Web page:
$5.2 Million Settlement Resolves Allegations that Fresenius Violated the False Claims Act

by Andrew Murray | November 13th, 2019

On October 9, 2019, the Department of Justice announced the settlement. The payment will resolve allegations that Fresenius overbilled Medicare for Hepatitis B tests. The Press Release states:

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Fresenius Medical Care Holdings, Inc., d/b/a Fresenius Medical Care North America, Inc., the largest operator of kidney dialysis clinics in the United States, has agreed to pay $5.2 million to resolve allegations that the company tested dialysis patients for Hepatitis B surface antigen more frequently than medically necessary and then billed Medicare for the unnecessary tests.

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Patients suffering from End Stage Renal Disease (ESRD) and Chronic Renal Disease (CRD) require dialysis treatments 3-4 times a week because their kidneys no longer can perform some functions naturally. Because certain ESRD and CRD patients are at risk of contracting Hepatitis B, a virus-borne disease that affects the liver, Medicare established a testing frequency schedule for dialysis clinics to follow for reimbursement. The schedule depended on each patient’s immunity to Hepatitis B infection, as determined through the result of a Hepatitis B antibody test. The schedule provided for reimbursement of monthly Hepatitis B surface antigen tests for patients who were not immune, but Fresenius also conducted, and billed Medicare for, frequent tests of patients it knew to be immune between Feb. 10, 2003 and Dec. 31, 2010. In many cases, Fresenius performed and billed Medicare for these tests for immune patients against their treating physicians’ orders and without any accompanying documentation of medical necessity. These tests were not eligible for Medicare reimbursement under Medicare’s testing frequency schedule, and the government alleged that Fresenius’s bills for these tests were false.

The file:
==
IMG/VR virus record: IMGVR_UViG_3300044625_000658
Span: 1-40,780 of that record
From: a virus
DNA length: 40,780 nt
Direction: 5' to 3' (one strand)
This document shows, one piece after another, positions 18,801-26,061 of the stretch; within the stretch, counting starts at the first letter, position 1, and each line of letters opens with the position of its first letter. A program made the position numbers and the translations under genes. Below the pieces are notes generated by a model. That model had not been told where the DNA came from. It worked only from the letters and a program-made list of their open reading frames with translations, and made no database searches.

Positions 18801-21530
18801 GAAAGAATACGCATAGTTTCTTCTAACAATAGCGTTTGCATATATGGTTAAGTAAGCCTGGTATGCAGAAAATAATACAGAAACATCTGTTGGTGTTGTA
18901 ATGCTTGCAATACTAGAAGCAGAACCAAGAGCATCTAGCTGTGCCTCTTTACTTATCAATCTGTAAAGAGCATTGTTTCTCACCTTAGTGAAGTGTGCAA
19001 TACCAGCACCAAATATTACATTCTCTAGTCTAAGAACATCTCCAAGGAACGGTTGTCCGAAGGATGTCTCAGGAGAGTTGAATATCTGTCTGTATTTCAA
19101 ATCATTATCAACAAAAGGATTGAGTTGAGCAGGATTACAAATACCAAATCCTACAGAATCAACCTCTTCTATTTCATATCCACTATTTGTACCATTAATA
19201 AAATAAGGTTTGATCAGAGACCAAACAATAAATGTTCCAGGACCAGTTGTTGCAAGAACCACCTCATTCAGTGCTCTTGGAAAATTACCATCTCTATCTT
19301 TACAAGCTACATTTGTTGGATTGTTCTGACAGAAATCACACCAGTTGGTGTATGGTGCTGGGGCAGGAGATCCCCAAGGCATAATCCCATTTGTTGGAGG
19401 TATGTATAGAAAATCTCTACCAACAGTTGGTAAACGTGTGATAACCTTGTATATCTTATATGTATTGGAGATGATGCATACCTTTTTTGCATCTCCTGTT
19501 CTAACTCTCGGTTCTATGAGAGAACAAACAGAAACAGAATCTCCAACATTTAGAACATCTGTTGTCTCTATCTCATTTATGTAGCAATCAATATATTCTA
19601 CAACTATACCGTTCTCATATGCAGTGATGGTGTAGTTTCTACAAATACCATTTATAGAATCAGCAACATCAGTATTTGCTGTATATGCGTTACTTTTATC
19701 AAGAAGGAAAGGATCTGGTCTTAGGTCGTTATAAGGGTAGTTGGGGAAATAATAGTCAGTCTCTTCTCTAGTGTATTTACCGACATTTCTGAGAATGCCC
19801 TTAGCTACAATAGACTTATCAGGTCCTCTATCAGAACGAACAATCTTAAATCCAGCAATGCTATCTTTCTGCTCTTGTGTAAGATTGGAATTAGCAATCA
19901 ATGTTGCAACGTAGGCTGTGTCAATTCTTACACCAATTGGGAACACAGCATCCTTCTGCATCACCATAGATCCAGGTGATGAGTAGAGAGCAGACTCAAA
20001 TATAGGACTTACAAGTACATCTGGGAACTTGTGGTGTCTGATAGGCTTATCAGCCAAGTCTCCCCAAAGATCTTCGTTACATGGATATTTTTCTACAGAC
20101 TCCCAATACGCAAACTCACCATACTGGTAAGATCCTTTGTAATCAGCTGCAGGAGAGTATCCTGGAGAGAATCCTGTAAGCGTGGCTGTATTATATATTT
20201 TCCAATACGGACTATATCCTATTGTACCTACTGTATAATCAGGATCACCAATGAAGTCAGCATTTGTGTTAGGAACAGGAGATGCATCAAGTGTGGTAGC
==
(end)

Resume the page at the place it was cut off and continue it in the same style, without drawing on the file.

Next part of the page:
A former employee of Fresenius, Christopher Drennen, brought these allegations through a whistleblower lawsuit. Under the qui tam provisions of the False Claims Act, private individuals, known as relators, can sue on behalf of the government for false claims and share in any recovery. In connection with today’s announced settlement, Mr. Drennen will receive 27.5% of the recovery. 

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